Last year, BBC Culture highlighted secret libraries around the world. The libraries had been hidden or restricted for various reasons – religion, politics, or just plain forgetfulness. This piece highlights a few of these libraries in different countries. I’d love to visit some of these!
The Folger Shakespeare Library has created a Digital Anthology of Early Modern English Drama to assist readers and researchers around the world. This is a fantastic resource for anyone interested in history, language, or theater will find much to learn and read in this set of resources.
Last month, the Court of Justice of the European Union put forward a ruling that libraries may lend ebooks just like physical books so long as authors are paid for their work. It appears that until now libraries in the EU did not have the right to lend ebooks the way libraries in America have for quite some time.
Publishers, of course, are quite unhappy with the decision because they will lose some money. However, the apocalyptic rhetoric coming from publishers is obviously overblown. If publishers have been able to make ebook lending work in America, they can certainly do so in the EU. Additionally, the idea that they find this decision shocking is ludicrous. Back in June, the advocate general for the court published an opinion on this case so publishers had five months to prepare for the court’s ruling.
The last few weeks have seen libraries in the news, both here in the US and in the UK.
In the US, President Obama nominated Dr. Carla Hayden to be the next Librarian of Congress. Dr. Hayden would be the first woman and the first African American to hold the position as well as one of the few with a library science degree. While library budgets are being cut around the country, this announcement has given the community something positive to talk about.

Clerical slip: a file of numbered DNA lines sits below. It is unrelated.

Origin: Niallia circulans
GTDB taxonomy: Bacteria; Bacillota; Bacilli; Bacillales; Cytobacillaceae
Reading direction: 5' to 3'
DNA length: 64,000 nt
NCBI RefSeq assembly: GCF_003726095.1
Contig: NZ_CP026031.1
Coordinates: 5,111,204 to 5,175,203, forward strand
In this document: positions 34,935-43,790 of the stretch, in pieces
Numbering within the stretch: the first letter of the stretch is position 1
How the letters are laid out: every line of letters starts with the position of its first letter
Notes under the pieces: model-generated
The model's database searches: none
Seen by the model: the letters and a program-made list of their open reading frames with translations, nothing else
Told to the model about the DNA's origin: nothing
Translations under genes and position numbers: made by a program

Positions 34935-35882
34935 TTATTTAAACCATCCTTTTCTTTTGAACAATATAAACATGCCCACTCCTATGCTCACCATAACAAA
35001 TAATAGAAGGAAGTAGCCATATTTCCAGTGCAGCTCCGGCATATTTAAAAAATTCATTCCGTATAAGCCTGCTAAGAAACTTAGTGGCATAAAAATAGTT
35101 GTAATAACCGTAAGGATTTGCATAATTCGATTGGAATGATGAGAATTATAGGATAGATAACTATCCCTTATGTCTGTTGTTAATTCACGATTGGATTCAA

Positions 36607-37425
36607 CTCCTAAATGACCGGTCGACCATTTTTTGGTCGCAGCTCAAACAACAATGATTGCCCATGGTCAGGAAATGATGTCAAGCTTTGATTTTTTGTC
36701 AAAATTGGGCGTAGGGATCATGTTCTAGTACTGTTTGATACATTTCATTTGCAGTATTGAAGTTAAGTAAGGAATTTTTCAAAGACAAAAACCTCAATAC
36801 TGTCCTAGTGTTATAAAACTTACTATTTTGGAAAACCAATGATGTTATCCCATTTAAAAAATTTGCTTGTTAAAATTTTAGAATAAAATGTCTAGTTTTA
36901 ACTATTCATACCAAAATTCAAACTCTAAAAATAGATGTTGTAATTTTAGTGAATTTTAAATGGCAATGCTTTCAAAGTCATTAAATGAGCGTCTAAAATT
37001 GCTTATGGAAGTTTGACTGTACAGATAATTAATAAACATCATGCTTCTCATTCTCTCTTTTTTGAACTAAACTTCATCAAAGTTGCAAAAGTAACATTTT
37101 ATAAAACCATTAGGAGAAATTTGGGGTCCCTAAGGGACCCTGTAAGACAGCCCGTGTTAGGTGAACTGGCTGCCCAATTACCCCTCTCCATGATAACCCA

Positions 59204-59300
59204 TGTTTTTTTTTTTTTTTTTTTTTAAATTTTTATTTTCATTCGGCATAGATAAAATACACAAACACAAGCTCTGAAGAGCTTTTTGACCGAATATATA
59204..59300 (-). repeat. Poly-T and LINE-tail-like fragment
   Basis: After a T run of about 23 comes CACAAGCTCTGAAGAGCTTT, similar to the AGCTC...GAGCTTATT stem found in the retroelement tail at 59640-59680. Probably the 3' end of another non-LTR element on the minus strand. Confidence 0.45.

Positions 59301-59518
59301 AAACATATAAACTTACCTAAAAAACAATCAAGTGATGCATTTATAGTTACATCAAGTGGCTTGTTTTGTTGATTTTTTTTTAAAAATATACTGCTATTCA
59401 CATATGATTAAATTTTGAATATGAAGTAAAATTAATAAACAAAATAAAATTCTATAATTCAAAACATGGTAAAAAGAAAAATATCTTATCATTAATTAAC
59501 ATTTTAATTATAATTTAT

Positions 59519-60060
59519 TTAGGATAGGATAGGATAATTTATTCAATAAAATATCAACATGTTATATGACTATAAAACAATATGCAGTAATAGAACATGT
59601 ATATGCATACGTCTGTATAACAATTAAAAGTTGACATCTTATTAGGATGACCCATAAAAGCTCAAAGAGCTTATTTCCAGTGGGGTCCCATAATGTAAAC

The British Library posted over 1 million public domain images to Flickr. These images can be reused for free – although credit should always be given – and there are some great images in this collection. For authors of historical fiction and for cover designers, this could be a treasure trove of images for research and use.
I have to confess that I like books about…books. Or at least about people who love books. Specifically, I find myself drawn to mysteries about book people – librarians, authors, editors, and readers.
One of my favorite cozy mystery series is Jenn McKinlay’s Library Lovers series. It’s a fun series following Lindsey as she runs a small, New England town library and solves murders in between book clubs and Friend’s meetings. I don’t love the way McKinlay put in a love triangle but that seems to be almost a requirement for cozy mysteries these days so I can’t really blame her. The first book in the series is Books Can Be Deceiving.
Another series I’ve really enjoyed is the Bibliophile Mystery series by Kate Carlisle. This cozy series features Brooklyn Wainwright, a bookbinder, and her family, friends, and colleagues as Brooklyn stumbles upon dead bodies seemingly everywhere she goes. It’s a fun series and the characters are well developed and the plots are entertaining. The first book in the series is Homicide in Hardcover.